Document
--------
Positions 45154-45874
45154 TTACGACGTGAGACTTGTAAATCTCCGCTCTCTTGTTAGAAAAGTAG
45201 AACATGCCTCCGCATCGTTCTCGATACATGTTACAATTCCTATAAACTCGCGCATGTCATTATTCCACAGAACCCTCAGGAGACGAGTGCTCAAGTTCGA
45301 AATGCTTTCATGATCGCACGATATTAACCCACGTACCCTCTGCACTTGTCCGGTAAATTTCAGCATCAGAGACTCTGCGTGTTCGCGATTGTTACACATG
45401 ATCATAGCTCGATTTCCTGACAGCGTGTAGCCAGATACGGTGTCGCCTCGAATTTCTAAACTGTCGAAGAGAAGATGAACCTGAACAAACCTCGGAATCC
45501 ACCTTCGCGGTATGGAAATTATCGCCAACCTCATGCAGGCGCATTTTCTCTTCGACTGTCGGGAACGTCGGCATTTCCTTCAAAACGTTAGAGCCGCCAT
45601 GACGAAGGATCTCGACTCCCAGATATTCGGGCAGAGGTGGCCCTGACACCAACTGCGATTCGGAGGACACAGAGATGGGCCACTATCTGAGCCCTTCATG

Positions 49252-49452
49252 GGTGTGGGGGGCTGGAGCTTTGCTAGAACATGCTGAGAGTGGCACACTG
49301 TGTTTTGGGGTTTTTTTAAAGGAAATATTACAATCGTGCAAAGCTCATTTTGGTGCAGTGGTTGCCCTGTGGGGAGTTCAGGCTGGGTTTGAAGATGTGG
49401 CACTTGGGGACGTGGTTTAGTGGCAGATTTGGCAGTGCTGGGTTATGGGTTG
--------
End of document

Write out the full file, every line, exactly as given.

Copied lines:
Positions 45154-45874
45154 TTACGACGTGAGACTTGTAAATCTCCGCTCTCTTGTTAGAAAAGTAG
45201 AACATGCCTCCGCATCGTTCTCGATACATGTTACAATTCCTATAAACTCGCGCATGTCATTATTCCACAGAACCCTCAGGAGACGAGTGCTCAAGTTCGA
45301 AATGCTTTCATGATCGCACGATATTAACCCACGTACCCTCTGCACTTGTCCGGTAAATTTCAGCATCAGAGACTCTGCGTGTTCGCGATTGTTACACATG
45401 ATCATAGCTCGATTTCCTGACAGCGTGTAGCCAGATACGGTGTCGCCTCGAATTTCTAAACTGTCGAAGAGAAGATGAACCTGAACAAACCTCGGAATCC
45501 ACCTTCGCGGTATGGAAATTATCGCCAACCTCATGCAGGCGCATTTTCTCTTCGACTGTCGGGAACGTCGGCATTTCCTTCAAAACGTTAGAGCCGCCAT
45601 GACGAAGGATCTCGACTCCCAGATATTCGGGCAGAGGTGGCCCTGACACCAACTGCGATTCGGAGGACACAGAGATGGGCCACTATCTGAGCCCTTCATG

Positions 49252-49452
49252 GGTGTGGGGGGCTGGAGCTTTGCTAGAACATGCTGAGAGTGGCACACTG
49301 TGTTTTGGGGTTTTTTTAAAGGAAATATTACAATCGTGCAAAGCTCATTTTGGTGCAGTGGTTGCCCTGTGGGGAGTTCAGGCTGGGTTTGAAGATGTGG
49401 CACTTGGGGACGTGGTTTAGTGGCAGATTTGGCAGTGCTGGGTTATGGGTTG